Data Security Gets Personal
There are some things we don't want to share. There are some things we shouldn't share. There are some things we shouldn't have to share. There are times when we have to share the things we don't want to share...then, especially then, they shouldn't be "re-shared."
It’s getting harder and harder to trust that private and/or personal information that is meant to be kept private is going to be kept private. Like many of you, I have received a few vague notifications about the possibility that that personal data was accessed from university or credit card records. I always winced and hoped for the best.
My first gut-punching loss of personal information came when I was pickpocketed during a crowded protest in Syntagma Square in Athens. My passport, my driver’s license, my credit cards and a good chunk of cash were in the wallet that they stole. Credit cards can be cancelled (and we did that quickly), and cash is transient whether we have it or not, but they had my address and my passport. They had my identity, and it was my fault for not being diligent in that crowd. It was Sunday, so the U.S. Embassy was closed, but I got there Monday (my first visit to an embassy) and got it sorted out so that I could board a plane for Paris the next day as planned. I froze my credit as a result of that incident, and now I’m really glad that I did.
This week I heard something that I still have a hard time believing: my W-2, along with those of every other U.S. employee of a former employer of mine, was stolen. Not that it might have been stolen; that it was stolen. An identity thief made off with thousands of employees’ and former employees’ personal information in the form of W-2’s. They have our names, our addresses, our Social Security numbers, and even know how much money each of us made that year (a minor detail in the great scheme of things).
I spent the better part of a day this week doing damage control—I only hope that I blocked all of the paths (one thing I learned is that there are several agencies that won’t take action unless and until the information is used, so you have to wait for the bullet to hit, so to speak). I’m angry, and more than a little bit concerned, to say the least.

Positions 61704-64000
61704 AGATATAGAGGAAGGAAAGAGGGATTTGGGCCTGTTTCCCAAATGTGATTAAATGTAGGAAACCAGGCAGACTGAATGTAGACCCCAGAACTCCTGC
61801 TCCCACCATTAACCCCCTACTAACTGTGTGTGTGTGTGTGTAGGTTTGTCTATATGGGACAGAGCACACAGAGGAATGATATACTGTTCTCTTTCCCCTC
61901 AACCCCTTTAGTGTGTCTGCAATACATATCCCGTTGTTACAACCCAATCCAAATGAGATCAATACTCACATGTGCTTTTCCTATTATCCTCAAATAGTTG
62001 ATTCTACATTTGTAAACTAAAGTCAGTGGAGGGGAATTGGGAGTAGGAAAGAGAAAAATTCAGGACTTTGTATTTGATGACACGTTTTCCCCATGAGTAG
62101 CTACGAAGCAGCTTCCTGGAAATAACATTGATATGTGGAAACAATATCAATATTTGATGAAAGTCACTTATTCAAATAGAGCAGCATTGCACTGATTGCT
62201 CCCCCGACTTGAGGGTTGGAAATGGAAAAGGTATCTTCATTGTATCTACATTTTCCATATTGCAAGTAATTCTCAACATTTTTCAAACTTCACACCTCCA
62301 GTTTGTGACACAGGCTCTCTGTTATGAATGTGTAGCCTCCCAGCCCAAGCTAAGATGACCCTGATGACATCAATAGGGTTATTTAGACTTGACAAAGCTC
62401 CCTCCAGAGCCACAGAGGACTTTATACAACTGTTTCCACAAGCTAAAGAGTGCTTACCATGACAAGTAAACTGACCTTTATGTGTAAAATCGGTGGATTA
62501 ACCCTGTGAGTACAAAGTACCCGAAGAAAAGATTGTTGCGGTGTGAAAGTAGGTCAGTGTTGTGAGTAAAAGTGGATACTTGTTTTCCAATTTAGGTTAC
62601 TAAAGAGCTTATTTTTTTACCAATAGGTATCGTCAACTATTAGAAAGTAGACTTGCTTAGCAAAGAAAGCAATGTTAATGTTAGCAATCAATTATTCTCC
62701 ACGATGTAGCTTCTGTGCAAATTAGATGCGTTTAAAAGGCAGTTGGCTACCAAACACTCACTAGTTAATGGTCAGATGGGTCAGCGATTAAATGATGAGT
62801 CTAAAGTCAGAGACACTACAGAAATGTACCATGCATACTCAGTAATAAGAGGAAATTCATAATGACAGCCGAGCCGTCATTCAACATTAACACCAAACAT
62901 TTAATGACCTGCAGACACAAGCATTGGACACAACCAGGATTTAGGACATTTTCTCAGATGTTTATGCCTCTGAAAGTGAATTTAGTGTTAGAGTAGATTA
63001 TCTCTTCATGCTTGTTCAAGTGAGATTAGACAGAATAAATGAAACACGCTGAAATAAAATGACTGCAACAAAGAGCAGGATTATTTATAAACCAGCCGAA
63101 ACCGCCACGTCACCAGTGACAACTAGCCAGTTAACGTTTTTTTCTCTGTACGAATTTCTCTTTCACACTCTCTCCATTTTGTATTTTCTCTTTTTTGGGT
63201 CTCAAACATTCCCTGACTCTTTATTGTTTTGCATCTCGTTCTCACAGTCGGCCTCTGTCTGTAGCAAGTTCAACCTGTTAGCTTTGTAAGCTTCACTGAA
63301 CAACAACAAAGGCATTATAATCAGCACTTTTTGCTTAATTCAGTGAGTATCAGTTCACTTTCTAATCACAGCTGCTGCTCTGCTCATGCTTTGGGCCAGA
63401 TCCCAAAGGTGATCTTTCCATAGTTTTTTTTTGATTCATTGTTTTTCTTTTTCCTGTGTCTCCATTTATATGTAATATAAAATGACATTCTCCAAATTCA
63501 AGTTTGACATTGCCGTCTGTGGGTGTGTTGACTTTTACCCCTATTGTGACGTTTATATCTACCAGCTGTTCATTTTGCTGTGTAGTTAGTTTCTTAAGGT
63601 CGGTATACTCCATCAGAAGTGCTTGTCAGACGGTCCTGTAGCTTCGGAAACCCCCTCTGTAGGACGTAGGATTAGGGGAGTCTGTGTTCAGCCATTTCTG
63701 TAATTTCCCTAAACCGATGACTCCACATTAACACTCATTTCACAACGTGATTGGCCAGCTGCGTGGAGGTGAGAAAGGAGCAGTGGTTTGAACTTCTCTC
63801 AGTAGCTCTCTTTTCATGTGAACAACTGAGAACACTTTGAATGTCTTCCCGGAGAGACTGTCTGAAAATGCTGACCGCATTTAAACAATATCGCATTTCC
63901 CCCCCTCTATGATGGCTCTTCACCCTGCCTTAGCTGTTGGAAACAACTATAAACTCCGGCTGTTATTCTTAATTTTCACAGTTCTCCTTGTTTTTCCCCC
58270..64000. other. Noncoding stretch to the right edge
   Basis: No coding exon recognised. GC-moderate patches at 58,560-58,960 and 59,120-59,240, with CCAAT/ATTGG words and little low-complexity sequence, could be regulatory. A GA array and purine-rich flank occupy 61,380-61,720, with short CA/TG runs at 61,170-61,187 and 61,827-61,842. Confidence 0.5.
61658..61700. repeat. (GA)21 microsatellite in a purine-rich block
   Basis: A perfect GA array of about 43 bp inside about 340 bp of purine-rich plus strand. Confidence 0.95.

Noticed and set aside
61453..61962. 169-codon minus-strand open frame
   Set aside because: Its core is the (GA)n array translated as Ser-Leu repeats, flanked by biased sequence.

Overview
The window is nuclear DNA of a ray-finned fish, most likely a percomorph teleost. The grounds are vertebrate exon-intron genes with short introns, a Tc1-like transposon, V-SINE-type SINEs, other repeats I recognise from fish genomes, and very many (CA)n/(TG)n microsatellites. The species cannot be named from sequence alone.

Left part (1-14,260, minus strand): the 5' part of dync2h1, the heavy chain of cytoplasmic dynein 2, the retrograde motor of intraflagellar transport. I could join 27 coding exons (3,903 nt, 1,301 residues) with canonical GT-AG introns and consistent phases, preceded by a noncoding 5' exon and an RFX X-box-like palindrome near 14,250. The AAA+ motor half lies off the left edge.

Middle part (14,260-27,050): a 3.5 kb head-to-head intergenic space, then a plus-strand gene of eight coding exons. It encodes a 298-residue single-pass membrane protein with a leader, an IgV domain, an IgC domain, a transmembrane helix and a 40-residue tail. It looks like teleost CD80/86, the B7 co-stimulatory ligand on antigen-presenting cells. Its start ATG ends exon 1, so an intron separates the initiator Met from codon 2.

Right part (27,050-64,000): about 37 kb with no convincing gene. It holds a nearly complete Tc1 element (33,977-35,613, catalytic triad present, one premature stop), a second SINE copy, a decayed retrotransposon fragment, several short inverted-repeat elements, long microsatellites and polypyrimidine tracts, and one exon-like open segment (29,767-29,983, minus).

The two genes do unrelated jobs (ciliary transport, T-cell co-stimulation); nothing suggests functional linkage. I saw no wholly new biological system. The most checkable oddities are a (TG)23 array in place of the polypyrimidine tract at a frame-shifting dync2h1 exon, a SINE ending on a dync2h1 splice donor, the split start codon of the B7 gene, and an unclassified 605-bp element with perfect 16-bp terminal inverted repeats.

Things happen, and criminals get smarter. Even with good preparation: secure systems, well-trained employees, diligent management, careful data protection and disposal. Security can’t be taken lightly, and it can’t be neglected once it proves “good enough”.
As I write this blog, this promo for an article in SC Magazine, "Industry Buzz" (March 10, 2016) popped into my mailbox: “Protecting company-confidential and personally identifiable data is Infosec 101, but can you protect something if you don't know where it is?”
I can’t lead-in to the solution any better than that. SteelFusion brings so many data protection advantages: it facilitates centralized storage of company data from a company’s various locations and branches (so you know where “it” is), which enables controlled physical protection and IT pros’ attention to keeping data intact. Of course, end-to-end encryption makes that IT job easier, too. Encryption in transit and at rest mean that unauthorized access nets nothing usable. This is why major healthcare providers and government agencies are choosing SteelFusion as the solution that will help them to centralize all of that mission critical data and infrastructure previously sitting out there vulnerable to theft and tampering. It’s a no-brainer.
Performance matters, too, on a day-to-day basis, and the good news is that there’s no need to sacrifice performance for security. SteelFusion helps you deliver the applications and data needed by remote workers without the risk of leaving data vulnerable uncontrolled environments. When you control and secure data centrally with SteelFusion, you reduce risk to your business operations, slash branch IT costs and drive greater utilization of data center investments.
Check it out—do something. Don’t let your business-critical and employee-critical data be an easy target. For more information, click here, or move even faster to secure your data by contacting a Riverbed Partner. Whatever you do, don’t just wait and hope, putting yourself in the position to have to do damage control. Be a hero by keeping it from happening to your company and, by extension, your friends and colleagues.